Monthly Archives: August 2016

Architect-entrepreneurs in post-independence Pune (India)

Sarah Melsens, Priyanka Mangaonkar-Vaiude, Yashoda Joshi
Department of Architectural Engineering, Vrije Universiteit Brussel (VUB), BelgiumDepartment of Architecture, BRICK school of Architecture, Pune, India


With the purpose of expanding the built infrastructure in their colonial empire the British imparted technical training to Indians since the mid nineteenth century. These construction related courses initially focussed on assistant, supervisory and executive tasks but evolved into the training of civil engineers. Half a century later, in 1913, a handful of British architects in Bombay took the initiative to develop an existing drafting school for architectural assistants into India’s first school of architecture. Through such schools, and the gradual employment of Indians at higher ranks in Indo-British firms or the Public Works Department (PWD), Indian architects and engineers acquired British methods of working and construction. While construction practice during the British Raj (1858-1947) has gained scholarly attention recently, less is known of how construction was practiced after India’s independence in 1947. Analysis of the profiles of professional firms has shown to be a fruitful means of gaining insight in the workings of the construction field. In order to understand how construction practice was carried forward, this paper will therefore study the first Indian architect-entrepreneurs, who established their firms after Independence.

Architecture graduates from JJ School of Art

Architecture Graduates from J. J. School of Art formed the nationwide Indian Institute of Architects in 1929. Top Left: G. B. Mhatre, and Bottom second from Left: C. M. Master with council members of the Indian Institute of Architects, Bombay, 1936-1937

The study is built on data collected from interviews and office archives of three Indian architectural and entrepreneurial offices, which were based in Pune and active in the period 1947-1982. The paper analyses the type of projects these firms were working on, the procedures and organisation of design and construction, and the prevailing construction techniques of the period. As such this contribution will shed light on how, in a post-colonial situation, western models of construction practice were translated into the Indian context.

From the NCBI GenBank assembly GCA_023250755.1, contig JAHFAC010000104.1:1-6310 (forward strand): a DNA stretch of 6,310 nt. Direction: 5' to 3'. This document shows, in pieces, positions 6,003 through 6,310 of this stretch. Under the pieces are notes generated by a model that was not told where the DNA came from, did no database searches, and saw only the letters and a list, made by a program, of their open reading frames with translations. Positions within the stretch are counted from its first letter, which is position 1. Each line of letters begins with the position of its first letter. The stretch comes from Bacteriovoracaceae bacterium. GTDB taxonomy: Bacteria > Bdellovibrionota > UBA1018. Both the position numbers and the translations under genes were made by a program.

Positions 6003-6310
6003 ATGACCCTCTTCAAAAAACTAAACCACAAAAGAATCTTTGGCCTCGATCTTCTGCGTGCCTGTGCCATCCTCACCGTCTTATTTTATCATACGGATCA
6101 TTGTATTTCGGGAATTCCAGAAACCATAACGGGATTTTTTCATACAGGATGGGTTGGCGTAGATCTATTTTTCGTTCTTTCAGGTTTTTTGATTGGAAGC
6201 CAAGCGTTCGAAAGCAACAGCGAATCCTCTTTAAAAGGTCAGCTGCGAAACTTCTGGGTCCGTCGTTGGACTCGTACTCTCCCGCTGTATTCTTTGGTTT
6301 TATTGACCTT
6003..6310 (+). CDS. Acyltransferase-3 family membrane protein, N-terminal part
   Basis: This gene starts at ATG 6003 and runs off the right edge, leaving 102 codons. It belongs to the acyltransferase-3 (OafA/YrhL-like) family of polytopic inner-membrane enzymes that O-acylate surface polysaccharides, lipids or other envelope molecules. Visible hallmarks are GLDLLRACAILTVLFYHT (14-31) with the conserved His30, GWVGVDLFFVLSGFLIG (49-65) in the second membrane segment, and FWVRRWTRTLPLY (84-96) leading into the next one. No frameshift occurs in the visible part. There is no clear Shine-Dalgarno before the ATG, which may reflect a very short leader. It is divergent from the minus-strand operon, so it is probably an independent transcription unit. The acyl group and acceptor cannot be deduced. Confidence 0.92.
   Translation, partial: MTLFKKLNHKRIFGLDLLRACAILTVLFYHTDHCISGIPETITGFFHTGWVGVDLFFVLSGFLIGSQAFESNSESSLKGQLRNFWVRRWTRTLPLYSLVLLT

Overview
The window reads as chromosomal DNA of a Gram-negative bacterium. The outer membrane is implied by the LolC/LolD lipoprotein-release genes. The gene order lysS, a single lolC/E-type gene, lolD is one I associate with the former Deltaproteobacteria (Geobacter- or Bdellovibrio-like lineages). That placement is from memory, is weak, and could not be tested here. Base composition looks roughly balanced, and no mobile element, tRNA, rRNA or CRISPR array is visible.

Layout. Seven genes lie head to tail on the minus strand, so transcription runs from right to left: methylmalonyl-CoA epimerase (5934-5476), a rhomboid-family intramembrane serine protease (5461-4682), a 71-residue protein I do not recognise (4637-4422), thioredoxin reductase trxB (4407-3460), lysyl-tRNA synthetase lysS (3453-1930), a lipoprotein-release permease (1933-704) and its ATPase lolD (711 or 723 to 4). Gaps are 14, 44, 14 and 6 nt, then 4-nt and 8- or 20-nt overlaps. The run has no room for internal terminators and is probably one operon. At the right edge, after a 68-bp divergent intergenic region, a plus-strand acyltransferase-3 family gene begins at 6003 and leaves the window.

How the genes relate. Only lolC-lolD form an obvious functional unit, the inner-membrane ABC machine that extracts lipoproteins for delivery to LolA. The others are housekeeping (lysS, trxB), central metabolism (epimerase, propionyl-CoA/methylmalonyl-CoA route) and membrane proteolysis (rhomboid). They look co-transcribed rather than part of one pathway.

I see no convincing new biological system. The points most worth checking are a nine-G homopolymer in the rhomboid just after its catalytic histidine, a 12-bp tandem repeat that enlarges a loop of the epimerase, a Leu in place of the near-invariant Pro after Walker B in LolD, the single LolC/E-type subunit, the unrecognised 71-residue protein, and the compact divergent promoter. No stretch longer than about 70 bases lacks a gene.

Construction practice, architects, post-independence, India, Pune

You may read the rest of this fascinating article here: TNAGblog_architectenterpreneurspune

2016 Grantees for Conserving Modern Architecture Initiative Announced

TAG is delighted that the Getty Foundation has awarded a ‘Keeping it Modern’ heritage grant to the Children’s Library in Accra, Ghana – the first time this prestigious award has been made to a building in Africa. This will fund building research into the material fabric of the library, as well as programme of events to keep the space activated and enjoyed.

The library was designed by Nickson and Borys (see Notes from Accra ) in late 1950s / early 1960s (the building appears in J. M. Richard’s New Buildings of the Commonwealth, 1961) and has already received some sympathetic restoration in more recent times, as well as some less fortunate interventions (such as the aluminium front door).